As a long time user and fan of RSS feeds I am always looking for the best reading experience in reading the contents of multiple RSS feeds. I’ve used multiple desktop and online readers and for the last 3 years my RSS reader of choice has been NetNewsWire on the Mac which pretty much has all the features I wanted while having a good interface.
When I got my iPad I bought the iPad version of NetNewsWire which I was also quite happy with and have been using since the iPad came out. That is until a a new RSS reader called Reeder came out and dethroned NetNewsWire on my iPad.
There is a big difference between an app ported over to run on the iPad and an app really designed with the iPad in mind. For me Reeder shows that distinction by really taking advantage of the iPad’s capability and how to best use touch in the interface.
Reeder like NetNewsWire uses Google Reader to manage RSS feeds. So any feeds you have subscribed to in your Google Reader account are used. Google Reader is used as a excellent way to sync your feeds so that you can switch from a laptop/iPad to your desktop reader and only unread feeds are displayed.
When you open up Reeder you see this screen with a list of folders you have on Google Reader. The folders shown can be limited to only those with unread items as shown above. The three icons on the side let you filter this as you want.
You can click on a folder set to view all the items within or select Unread to see all items. You can also use the zoom/pinch gesture to display the feeds within. For example using the zoom gesture I could look at the individual sites I am subscribed to and in this case it is showing how many unread items per site feed.
Clicking on a feed from this screen or from the opening screen brings up the screen where you actually read the feeds.
In landscape mode you have an icon bar, list of feeds, and a window showing the contents of the selected feed.
The same three icons displayed in other views once again let you filter the feeds displayed by favorites/unread/read and unread. Navigation is simple in that you just click on the feed to have it display or you can use the up/down arrows to navigate to the next previous item. I really liked that the icon bar is on the side instead of on the top. It is much more natural to hold the iPad and to be able to access these icons without having to adjust your hand. Very natural to use. The 2nd and 3rd icon from the bottom allow you go go to the top/bottom of the feed list. The icons used for this didn’t make sense to me – though maybe there is a reason behind them. Plus of course there is the refresh icon forcing Reeder to check Google Reeder for new items.
On the top of the preview area there are icons that allow you to set an item as read/unread, shared/unshared, favorite, along with an icon that brings up more options.
This menu lets send information from the currently selected item to multiple locations. Save the item to read later by sending it to email, Instapaper, ReadItLater, or perhaps tag it and send it to delicious. Or you can easily send the item’s url to Twitter along with your message and while having the url shortened. You can also send it to Safari to read the item in the browser from this menu or by clicking on the feed title in the preview pane itself. I have done all of these options and it is extremely convenient to be able to go through feeds and to extract information you want.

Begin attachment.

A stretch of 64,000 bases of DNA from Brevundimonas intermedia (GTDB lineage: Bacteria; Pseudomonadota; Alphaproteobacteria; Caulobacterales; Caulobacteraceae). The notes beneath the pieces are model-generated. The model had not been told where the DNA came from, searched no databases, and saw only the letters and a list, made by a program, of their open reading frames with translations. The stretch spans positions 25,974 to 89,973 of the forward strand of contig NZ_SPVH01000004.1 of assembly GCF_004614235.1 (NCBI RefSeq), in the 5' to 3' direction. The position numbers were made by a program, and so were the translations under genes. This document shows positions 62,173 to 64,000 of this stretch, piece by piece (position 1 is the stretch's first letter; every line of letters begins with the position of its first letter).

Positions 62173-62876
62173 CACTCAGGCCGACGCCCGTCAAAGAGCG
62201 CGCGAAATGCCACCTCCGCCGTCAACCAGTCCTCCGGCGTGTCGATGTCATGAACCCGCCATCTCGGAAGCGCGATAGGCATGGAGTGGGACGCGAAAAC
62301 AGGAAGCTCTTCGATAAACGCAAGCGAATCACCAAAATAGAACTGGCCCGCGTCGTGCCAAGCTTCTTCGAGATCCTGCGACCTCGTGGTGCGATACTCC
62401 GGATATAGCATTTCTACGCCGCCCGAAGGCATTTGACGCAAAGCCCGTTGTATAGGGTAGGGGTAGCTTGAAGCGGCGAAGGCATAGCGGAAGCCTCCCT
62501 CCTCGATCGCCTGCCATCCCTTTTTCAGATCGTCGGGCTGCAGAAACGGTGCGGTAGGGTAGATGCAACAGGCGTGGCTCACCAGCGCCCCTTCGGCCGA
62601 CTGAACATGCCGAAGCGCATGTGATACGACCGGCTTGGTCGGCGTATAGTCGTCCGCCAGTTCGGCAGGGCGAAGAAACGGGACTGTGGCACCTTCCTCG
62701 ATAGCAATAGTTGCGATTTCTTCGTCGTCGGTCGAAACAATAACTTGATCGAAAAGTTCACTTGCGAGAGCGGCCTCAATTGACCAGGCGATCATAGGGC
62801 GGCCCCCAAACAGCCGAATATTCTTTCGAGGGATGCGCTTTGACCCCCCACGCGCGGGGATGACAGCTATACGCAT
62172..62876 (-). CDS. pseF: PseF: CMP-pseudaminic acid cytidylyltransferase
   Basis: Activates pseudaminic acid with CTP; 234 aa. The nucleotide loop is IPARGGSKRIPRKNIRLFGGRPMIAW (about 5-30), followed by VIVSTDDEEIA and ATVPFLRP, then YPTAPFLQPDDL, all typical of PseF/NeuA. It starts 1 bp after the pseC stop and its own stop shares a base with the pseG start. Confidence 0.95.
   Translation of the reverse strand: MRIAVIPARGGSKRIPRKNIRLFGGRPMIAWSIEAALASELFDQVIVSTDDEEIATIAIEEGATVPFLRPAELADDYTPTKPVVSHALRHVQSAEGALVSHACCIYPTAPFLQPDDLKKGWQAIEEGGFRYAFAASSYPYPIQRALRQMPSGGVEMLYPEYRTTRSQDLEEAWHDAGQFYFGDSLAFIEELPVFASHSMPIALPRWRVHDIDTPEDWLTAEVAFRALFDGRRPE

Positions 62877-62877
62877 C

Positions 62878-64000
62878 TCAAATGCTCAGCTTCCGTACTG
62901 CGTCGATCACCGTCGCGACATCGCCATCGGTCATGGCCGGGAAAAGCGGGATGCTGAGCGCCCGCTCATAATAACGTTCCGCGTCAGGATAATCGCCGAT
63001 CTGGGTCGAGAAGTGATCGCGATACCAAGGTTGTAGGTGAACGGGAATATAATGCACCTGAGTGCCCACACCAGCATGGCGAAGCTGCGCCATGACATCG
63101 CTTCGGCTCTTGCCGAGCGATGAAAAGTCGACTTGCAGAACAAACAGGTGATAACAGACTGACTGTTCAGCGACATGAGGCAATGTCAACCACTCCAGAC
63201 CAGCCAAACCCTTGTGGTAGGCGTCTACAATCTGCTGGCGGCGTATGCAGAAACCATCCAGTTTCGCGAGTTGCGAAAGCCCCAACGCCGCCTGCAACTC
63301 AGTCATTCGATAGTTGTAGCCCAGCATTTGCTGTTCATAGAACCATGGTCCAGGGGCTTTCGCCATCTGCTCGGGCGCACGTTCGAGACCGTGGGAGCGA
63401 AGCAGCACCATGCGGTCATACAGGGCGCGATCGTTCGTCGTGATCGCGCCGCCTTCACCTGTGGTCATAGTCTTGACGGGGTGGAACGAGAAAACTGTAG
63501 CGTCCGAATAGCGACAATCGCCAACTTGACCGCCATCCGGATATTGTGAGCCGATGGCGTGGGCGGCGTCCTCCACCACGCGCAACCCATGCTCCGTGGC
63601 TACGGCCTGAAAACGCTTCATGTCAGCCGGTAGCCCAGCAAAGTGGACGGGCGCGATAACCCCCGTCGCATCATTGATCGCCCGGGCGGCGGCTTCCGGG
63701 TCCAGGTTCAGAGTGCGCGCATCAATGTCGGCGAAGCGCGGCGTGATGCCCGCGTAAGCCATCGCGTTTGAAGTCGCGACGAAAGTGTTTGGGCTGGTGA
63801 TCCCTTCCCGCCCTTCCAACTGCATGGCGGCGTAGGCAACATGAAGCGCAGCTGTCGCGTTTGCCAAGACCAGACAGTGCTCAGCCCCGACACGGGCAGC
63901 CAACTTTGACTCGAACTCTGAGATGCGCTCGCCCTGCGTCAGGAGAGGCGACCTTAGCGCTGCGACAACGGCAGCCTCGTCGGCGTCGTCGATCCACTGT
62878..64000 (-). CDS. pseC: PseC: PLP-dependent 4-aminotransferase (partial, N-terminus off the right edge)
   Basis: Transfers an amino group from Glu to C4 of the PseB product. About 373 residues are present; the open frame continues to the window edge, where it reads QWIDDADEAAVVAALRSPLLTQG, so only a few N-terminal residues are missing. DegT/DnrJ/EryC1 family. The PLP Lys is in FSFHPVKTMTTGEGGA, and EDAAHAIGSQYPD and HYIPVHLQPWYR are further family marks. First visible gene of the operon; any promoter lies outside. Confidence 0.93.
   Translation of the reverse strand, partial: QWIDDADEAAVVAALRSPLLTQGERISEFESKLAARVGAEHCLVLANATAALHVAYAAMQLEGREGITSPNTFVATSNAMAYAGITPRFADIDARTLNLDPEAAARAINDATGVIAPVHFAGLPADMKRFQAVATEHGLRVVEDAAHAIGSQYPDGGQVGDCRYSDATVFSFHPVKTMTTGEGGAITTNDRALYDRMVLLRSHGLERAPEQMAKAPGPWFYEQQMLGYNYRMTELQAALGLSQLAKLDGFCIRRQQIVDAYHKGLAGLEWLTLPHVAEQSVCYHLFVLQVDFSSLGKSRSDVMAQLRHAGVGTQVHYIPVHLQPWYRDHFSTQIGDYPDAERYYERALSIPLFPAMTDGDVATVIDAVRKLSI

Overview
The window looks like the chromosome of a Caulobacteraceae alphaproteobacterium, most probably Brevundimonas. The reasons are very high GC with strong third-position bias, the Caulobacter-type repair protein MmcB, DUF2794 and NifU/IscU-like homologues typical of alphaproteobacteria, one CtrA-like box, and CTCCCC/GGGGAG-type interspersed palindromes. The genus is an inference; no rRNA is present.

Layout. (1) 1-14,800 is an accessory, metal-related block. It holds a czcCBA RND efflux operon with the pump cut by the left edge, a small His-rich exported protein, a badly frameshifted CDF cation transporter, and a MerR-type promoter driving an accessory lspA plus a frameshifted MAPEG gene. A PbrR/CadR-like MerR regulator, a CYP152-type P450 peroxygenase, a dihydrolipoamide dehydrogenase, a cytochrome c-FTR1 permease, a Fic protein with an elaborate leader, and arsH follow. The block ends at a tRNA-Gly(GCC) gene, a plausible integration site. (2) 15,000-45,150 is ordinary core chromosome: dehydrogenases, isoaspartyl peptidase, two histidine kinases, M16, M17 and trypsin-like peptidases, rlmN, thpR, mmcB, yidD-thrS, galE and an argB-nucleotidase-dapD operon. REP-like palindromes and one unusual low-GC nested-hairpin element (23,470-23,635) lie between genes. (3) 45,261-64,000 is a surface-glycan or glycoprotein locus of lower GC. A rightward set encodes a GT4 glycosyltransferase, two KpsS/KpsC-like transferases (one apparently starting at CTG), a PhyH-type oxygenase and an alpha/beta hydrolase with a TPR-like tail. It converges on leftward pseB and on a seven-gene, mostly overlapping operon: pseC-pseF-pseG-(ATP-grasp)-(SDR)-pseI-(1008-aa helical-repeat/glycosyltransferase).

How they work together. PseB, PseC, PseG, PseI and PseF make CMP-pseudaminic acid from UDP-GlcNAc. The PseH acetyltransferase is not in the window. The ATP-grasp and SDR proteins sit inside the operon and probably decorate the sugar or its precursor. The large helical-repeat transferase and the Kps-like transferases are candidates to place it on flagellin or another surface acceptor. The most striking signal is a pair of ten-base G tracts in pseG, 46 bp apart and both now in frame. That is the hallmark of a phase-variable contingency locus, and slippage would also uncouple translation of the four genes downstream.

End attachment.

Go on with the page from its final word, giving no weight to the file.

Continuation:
Though for many of the services mentioned you have to have an account for that service and the first time you use the options you will need perhaps your username and password to be entered. The preferences allows you to setup your usernames ahead of time. I wish they would have allowed you to be able to do the same with passwords. If you want to email a link it will use the contacts you might have synced with the iPad.
If you have loaded an item into Safari, from the menu bar you still have access to all the options shown above. Like most apps if something is displayed in the Safari window it does not actually leave the app, but shows it in a full screen window where you can easily go back to Reeder.
In the Settings App on the iPad you will find the setting options for Reeder where you have a number of options as to how the app works and setting up services used in the options windows I mentioned. i You can also select which options you want to display and so if you don’t use one of the services you can keep it from being displayed.
Aesthetically the colors used are rather bland gray scale colors. Though I can understand the design reasons this might be so. I would love if they had a couple default color themes to change this up and make this even a better product.
Reeder is extremely simple to use and the interface is there to help you instead of getting in the way of some apps. I have found I much more like reading through all the feeds I follow on Reeder for the iPad then on the desktop version of NetNewsWire on my Mac. Often iPad/iPhone/iPad Touch applications are a compromise that allows you to get some of the experience of a full fledged desktop app. Reeder transcends that and gives you a superior reading experience. This app is currently in a 1.0 release and I am really looking forward to any improvements they have in mind. At $4.99 I think this is a quality product, though like pretty much everything it won’t be to everybody’s tastes.